Training programs for biomedical professionals target the needs of each career level in biomedicine. Biomedical equipment technicians are typically required to have an associate's or bachelor's degree in biomedical engineering. Associate's programs cover how to test, calibrate, and repair advanced medical products, like medical imaging hardware. A bachelor's degree provides advanced courses on biomedical equipment development, engineering concepts, and medical applications for engineering devices. Master's programs focus on research and explore advanced biomedical engineering skills.
Associate's Degree in Biomedical Technology
Biomedical technology associate's degree programs are designed for entry-level positions for technicians. These 2-year programs provide students with basic biomedical and engineering coursework and teach students how to perform basic biomedical equipment repair and troubleshooting. Students are required to have a high school diploma or equivalent in order to apply. Programs typically include courses in:
- Medical terminology
- Biology and chemistry
- Engineering principles in medical technology
- Computer applications
- Biomedical electronics
- Biomedical instrumentation
Bachelor's Degree in Biomedical Engineering
A bachelor's degree in biomedical engineering is a four year entry-level degree for biomedical engineers, though some biomedical technicians who want to strengthen their academic qualifications may also pursue a bachelor's degree. You must have completed a high school diploma or GED in order to apply. Programs require four years of study and commonly offer courses in:
- Advanced bioinstrumentation
- Biomedical equipment design
- Wireless telemetry
- Biomedical equipment support and maintenance
- Semiconductor medical devices
- Biomechanics and bioelectronics
Find schools that offer these popular programs
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Master's Degree in Biomedical Engineering
A two year master's degree is required for advanced biomedical engineering positions. Graduate students focus on research studies in biomedical technology and typically conduct independent research in the field. A thesis statement may be required to demonstrate overall competency in biomedical engineering technology, and clinical research is often included as part of the curriculum. Programs usually involve two years of study and include courses in:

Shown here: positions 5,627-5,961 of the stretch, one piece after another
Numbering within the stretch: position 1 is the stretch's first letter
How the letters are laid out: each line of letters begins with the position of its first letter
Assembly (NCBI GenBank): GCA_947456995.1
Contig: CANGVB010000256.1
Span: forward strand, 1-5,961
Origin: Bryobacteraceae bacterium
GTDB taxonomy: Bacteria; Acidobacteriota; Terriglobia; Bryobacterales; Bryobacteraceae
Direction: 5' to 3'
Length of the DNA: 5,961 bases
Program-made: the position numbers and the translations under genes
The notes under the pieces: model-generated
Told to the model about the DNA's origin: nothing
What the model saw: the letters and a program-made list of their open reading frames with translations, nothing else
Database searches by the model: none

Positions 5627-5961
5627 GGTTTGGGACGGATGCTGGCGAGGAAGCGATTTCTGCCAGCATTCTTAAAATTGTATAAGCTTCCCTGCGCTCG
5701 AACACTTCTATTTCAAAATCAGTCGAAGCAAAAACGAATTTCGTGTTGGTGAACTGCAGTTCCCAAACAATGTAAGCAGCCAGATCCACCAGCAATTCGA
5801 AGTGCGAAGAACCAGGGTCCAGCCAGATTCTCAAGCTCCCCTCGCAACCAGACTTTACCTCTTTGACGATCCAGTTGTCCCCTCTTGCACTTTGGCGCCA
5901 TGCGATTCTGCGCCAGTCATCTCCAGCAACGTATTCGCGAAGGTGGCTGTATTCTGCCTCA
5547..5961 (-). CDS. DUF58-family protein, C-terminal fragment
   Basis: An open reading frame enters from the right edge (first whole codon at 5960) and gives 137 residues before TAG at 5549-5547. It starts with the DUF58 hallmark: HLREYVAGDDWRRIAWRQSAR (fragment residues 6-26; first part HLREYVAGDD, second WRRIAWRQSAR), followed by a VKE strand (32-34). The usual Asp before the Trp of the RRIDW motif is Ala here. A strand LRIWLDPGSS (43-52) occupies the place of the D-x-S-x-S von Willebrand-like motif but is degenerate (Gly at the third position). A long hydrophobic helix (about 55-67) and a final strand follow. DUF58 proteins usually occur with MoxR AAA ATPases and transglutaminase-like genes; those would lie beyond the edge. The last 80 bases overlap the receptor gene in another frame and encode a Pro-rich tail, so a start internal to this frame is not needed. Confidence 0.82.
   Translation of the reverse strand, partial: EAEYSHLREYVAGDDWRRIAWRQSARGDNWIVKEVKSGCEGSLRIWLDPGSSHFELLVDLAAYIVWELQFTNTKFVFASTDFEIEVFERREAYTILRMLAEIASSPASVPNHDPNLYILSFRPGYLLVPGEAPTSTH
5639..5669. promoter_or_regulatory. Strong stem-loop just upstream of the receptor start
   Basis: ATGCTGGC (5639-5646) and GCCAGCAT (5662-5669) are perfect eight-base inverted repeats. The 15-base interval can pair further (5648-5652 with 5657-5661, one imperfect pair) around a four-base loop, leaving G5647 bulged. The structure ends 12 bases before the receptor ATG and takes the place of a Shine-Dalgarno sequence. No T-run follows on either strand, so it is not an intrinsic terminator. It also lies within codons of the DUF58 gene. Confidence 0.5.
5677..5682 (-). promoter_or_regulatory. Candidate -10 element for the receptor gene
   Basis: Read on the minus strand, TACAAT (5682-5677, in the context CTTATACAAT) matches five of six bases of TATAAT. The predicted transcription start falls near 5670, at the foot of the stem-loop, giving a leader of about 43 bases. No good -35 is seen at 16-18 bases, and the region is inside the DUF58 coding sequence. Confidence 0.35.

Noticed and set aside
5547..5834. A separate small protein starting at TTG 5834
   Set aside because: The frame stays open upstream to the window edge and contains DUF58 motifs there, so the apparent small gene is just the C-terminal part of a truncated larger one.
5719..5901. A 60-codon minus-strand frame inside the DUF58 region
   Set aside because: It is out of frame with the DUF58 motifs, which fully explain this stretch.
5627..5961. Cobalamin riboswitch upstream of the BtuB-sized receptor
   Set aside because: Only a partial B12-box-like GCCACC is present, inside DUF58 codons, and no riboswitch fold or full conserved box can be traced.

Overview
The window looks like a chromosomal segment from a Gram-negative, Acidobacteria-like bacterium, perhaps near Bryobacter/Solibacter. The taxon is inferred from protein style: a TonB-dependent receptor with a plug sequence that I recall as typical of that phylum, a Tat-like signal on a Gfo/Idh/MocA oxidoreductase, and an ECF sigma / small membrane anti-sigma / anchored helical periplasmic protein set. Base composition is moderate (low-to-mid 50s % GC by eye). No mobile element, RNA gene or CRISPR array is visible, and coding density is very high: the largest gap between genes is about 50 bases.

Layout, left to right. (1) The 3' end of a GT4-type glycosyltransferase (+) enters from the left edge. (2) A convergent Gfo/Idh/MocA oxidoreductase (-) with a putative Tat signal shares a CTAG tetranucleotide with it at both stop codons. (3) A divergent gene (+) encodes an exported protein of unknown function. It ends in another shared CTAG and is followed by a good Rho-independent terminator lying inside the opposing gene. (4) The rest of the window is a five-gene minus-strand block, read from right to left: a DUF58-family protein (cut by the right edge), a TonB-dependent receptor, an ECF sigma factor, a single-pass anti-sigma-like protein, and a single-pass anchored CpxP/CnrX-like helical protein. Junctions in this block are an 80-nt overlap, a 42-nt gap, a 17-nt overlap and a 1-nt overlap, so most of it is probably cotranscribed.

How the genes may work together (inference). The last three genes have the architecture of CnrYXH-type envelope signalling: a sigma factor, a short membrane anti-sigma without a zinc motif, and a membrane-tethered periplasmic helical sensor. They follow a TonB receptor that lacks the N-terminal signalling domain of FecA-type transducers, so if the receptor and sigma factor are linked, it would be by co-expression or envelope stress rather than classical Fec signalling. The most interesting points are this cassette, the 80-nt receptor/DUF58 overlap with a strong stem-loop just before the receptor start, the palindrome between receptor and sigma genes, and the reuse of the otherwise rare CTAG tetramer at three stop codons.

- Advanced bioengineering
- Biomedical microprocessor interfacing
- Biomedical science theories
- Biomedical diagnostic techniques
- Research and development in biotechnology
Biomedical equipment technicians are typically required to have at least 2-5 years of experience, though entry-level employment may be available to technicians with less than two years of experience. Employers generally prefer to hire biomedical engineers with no less than five years of experience, with advanced research positions requiring 7-10 years of biomedical technology experience, some of which may be gained while earning a degree.
Workshops and Seminars
Biomedical technology workshops are commonly offered by colleges and universities. These workshops address topics like ethics in biomedical technology, biomedical electronic devices and clinical engineering in medical technology. Employers may offer short orientation seminars for newly hired or entry-level biomedical professionals. The Biomedical Engineering Society also holds annual conferences for biomedical professionals, researchers and educators. The conferences are held in different cities each year and offer guest speakers, meetings, continuing education seminars, and information on biomedical devices and practices.
Additional Professional Development and Certification
Biomedical professionals can find continuing education and development opportunities with AAMI, BMES and the Medical Equipment and Technology Association (META). These three organizations provide workers in biomedical technology with job boards and career centers, student and scholarship information, research trends in biomedical technology and multiple publications and industry journals.
The AAMI publishes the Biomedical Instrumentation & Technology journal and multiple newsletters. The BMES publishes the Annals of Biomedical Engineering journal and META provides research articles on biomedical studies. Biomedical professionals can also pursue graduate certificates or a Ph.D. in biomedical engineering to advance knowledge of the field and career prospects.
The Association for the Advancement of Medical Instrumentation (AAMI) offers optional certification for biomedical equipment technicians who meet specific educational and professional requirements. Technicians must pass an exam before obtaining Certified Biomedical Equipment Technician (CBET), Certified Laboratory Equipment Specialist (CLEB) or Certified Radiologist Equipment Specialist (CRES) credentials.
Licensure is required for engineers who offer services to the public. Because many biomedical engineers work for private research and medical companies, however, licensure is not typically required by employers. There is not a specific license for biomedical engineers, so those who do seek licensure must obtain a general engineering license, which addresses engineering topics beyond biomedical technology.
Training programs for biomedical technicians and engineers teach students the skills needed to develop, operate, and repair advanced medical equipment. Depending on your educational and career goals, you can study at the undergraduate or graduate level as well as work towards certification or licensure.